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Clinical Chemistry and Laboratory Medicine (CCLM)

Published in Association with the European Federation of Clinical Chemistry and Laboratory Medicine (EFLM)

Editor-in-Chief: Plebani, Mario

Ed. by Gillery, Philippe / Lackner, Karl J. / Lippi, Giuseppe / Melichar, Bohuslav / Schlattmann, Peter / Tate, Jillian R. / Tsongalis, Gregory J.

12 Issues per year

IMPACT FACTOR 2013: 2.955
Rank 5 out of 29 in category Medical Laboratory Technology in the 2013 Thomson Reuters Journal Citation Report/Science Edition

SCImago Journal Rank (SJR): 0.860
Source Normalized Impact per Paper (SNIP): 1.046



Homocysteine-Thiolactone and S-Nitroso-Homocysteine Mediate Incorporation of Homocysteine into Protein in Humans

Hieronim Jakubowski

Citation Information: Clinical Chemistry and Laboratory Medicine. Volume 41, Issue 11, Pages 1462–1466, ISSN (Print) 1434-6621, DOI: 10.1515/CCLM.2003.224, June 2005

Publication History

Published Online:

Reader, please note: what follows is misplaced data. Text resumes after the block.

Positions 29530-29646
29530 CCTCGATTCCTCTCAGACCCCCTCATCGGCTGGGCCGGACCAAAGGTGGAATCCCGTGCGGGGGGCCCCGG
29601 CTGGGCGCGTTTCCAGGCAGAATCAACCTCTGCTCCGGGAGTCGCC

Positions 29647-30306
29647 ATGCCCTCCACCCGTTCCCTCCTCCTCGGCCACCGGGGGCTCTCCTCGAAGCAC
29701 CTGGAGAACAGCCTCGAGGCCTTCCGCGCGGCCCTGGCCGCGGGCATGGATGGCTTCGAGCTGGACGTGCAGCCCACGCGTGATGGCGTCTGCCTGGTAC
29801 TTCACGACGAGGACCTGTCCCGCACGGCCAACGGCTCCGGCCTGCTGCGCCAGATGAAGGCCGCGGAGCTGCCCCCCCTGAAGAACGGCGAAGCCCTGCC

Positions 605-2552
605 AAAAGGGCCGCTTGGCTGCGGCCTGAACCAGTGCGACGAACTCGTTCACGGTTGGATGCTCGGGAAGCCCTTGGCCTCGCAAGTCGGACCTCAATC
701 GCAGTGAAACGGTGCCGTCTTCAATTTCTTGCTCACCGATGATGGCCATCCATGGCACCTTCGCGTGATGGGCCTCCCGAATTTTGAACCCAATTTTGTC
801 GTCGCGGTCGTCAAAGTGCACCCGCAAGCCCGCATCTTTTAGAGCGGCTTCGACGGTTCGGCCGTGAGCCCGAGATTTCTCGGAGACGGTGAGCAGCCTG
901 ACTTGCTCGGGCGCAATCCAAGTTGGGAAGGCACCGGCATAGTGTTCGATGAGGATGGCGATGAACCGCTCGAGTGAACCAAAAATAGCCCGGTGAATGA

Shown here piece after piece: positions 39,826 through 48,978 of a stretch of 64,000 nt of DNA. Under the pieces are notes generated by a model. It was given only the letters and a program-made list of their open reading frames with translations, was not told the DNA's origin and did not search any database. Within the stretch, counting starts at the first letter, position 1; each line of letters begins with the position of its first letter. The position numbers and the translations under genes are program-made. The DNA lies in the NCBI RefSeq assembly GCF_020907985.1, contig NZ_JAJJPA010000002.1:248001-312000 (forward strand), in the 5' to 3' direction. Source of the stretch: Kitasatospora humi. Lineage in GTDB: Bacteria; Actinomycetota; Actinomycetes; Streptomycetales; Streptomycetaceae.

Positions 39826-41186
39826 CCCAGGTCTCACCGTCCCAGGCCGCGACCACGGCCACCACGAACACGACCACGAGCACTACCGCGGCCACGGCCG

Indirect pathways, involving homocysteine (Hcy)-thiolactone and S-nitroso-Hcy, allow incorporation of Hcy into protein. Hcy-thiolactone, synthesized by methionyl-tRNA synthetase in all organisms investigated, including human, modifies proteins post-translationally by forming adducts in which Hcy is linked by amide bonds to e-amino group of protein lysine residues. SNitroso-Hcy, synthesized in human vascular endothelial cells, is incorporated translationally into peptide bonds in protein at positions normally occupied by methionine. Hcy-N-hemoglobin and Hcy-N-albumin constitute a major pool of Hcy in human blood. Hcy-thiolactone is present in human plasma. Modification with Hcy-thiolactone leads to protein damage. Hcy-thiolactone is detoxified by Hcy-thiolactonase/paraoxonase present in a subset of high-density lipoprotein particles in humans.

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